What is the conflict in chapter 6 of The Giver?

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litteacher8 | High School Teacher | (Level 3) Distinguished Educator

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The conflict in chapter 6 is an internal conflict that results from the upcoming Ceremony of Twelve, external character vs. society conflicts with characters who do not fit in .

On the surface, not much happens in this chapter.  However, this is an exposition-heavy chapter. What that means is that we learn a lot about the community in this chapter.  We are given extensive details about the rituals, and through Jonas’s reflection they foreshadow upcoming important events.

Jonas is concerned about the upcoming ceremony.  The Ceremony of Twelve is an important event in a child’s life in the community.  It is a time when the child starts to become an adult.  Jonas is nervous because he has no idea what assignment he will get.  As the ceremony draws nearer, he tries to focus on the other ceremonies, including his sister’s, but you can tell he is uneasy.  This is an internal conflict (character vs. self).  Internal conflicts arise from worry and fear within a character.

He was certain that his Assignment, whatever it was to be, and Asher's too, would be the right one for them. He only wished that the midday break would conclude, that the audience would reenter the Auditorium, and the suspense would end. (Ch. 6)

Like other community members, Jonas has no control over what his assignment will be. However, unlike other children, he does not have any guesses.  He seems to have no predisposition in personality or intelligence that would give him a clue.  For this reason, he is more in suspense that some of the other kids might be.

Jonas's musings during this chapter lead us to some important character vs. society conflicts.  These are conflicts that characters have with the very structure of society.  One such conflict is Gabriel vs. society.  Jonas's father was allowed to bring Gabriel home, but for how long?  

He had been given an unusual and special reprieve from the committee, and granted an additional year of nurturing before his Naming and Placement. Father had gone before the committee with a plea on behalf of Gabriel, who had not yet gained the weight appropriate to his days of life nor begun to sleep soundly enough at night to be placed with his family unit. Normally such a newchild would be labeled Inadequate and released from the community. (Ch. 6)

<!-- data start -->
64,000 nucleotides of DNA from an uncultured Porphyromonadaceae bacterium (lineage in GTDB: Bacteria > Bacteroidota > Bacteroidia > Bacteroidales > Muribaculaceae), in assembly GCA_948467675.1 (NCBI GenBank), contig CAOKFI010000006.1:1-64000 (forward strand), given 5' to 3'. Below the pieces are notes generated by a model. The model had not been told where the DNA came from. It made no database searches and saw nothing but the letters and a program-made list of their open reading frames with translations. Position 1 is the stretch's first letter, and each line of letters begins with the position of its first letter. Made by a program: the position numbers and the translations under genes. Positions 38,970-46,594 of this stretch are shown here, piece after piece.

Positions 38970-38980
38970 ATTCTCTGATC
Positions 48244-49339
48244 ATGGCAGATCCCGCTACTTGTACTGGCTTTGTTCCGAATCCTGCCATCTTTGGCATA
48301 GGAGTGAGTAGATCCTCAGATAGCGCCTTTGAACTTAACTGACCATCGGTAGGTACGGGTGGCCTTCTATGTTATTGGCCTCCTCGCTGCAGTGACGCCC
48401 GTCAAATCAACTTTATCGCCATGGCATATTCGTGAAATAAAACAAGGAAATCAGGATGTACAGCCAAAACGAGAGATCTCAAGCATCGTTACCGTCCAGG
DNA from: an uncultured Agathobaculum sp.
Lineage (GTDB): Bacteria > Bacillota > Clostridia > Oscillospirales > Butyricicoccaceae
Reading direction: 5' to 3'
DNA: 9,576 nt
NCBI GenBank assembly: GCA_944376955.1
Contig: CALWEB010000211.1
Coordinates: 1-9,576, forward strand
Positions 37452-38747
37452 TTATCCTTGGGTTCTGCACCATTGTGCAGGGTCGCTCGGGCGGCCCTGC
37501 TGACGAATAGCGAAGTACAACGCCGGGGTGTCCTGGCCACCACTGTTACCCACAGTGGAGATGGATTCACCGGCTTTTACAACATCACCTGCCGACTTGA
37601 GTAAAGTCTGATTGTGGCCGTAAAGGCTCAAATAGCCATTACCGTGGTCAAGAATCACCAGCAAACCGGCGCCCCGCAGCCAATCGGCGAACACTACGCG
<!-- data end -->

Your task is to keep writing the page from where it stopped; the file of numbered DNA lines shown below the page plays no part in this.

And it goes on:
This conflict foreshadows is the scheduled release of Gabriel.  Gabriel's struggle with the community will last the entire book, and will be one that Jonas will be closely connected with.  Jonas will become very interested in Gabe, and come to see him as a brother.

Release and death are discussed in this chapter pretty extensively.  Jonas describes how Caleb, a four-year-old, accidentally drowned after falling in the river.  The community performed a Ceremony of Loss for him.  Although release is not explained and the connection between release and death is never explicitly mentioned until much later,  Jonas makes a connection between release and death here.

Another newchild was given the name Roberto, and Jonas remembered that Roberto the Old had been released only last week. But there was no Murmur-of-Replacement Ceremony for the new little Roberto. Release was not the same as Loss. (Ch. 6)

The community seems to be able to callously replace one person with another when a person dies.  Roberto and Caleb are both “replaced” with new babies.  The family who lost the Four Caleb was actually given another baby named Caleb!  This creepy fact seems to be a not-so-subtle chastisement for losing their first one. 

The fact that Jonas is thinking about all of this, and Gabriel’s reprieve, is interesting.   As careful as the community is to keep everything orderly and prearranged, there actually is quite a bit of conflict going on.  Gabriel was almost put to death.  Jonas may not completely realize what Gabriel’s narrow escape from release means, but the author not so subtly makes the connection for us here.

Fitting in is extremely important in the community.  This is something we are told over and over again, and it is reinforced in this chapter.  Gabriel is almost released because he does not meet growth targets, even though he is an innocent baby.  We also are told of another child who seems to cause conflict by not fitting in.

He knew that his parents cringed a little, as he did, when Fritz, who lived in the dwelling next door to theirs, received his bike and almost immediately bumped into the podium with it.  Fritz was a very awkward child who had been summoned for chastisement again and again. His transgressions were small ones, always: shoes on the wrong feet, schoolwork misplaced, failure to study adequately for a quiz. But each such error reflected negatively on his parents' guidance and infringed on the community's sense of order and success. (Ch. 6)

Comments like this are often made about Asher too.  Not fitting in, and not being perfect, are not good signs in the community.  Mixing up your words, or not doing something right, or making any mistake, is seen a failure and harshly punished.  This is a character vs. society conflict as well.  Jonas’s community is so rigid that it cannot except mistakes even in its children.

These two chapters, six and seven, really go together.  Chapter six builds toward chapter seven.  Chapter six helps create suspense, as Jonas reflects on his community, because everything he thought he knew is about to be turned upside down when he is selected to be the next Receiver of Memory.  In addition to providing a lot of detail about Jonas’s community, this chapter tells us that hidden conflict lurks, and the society is not so perfect after all, foreshadowing trouble to come.

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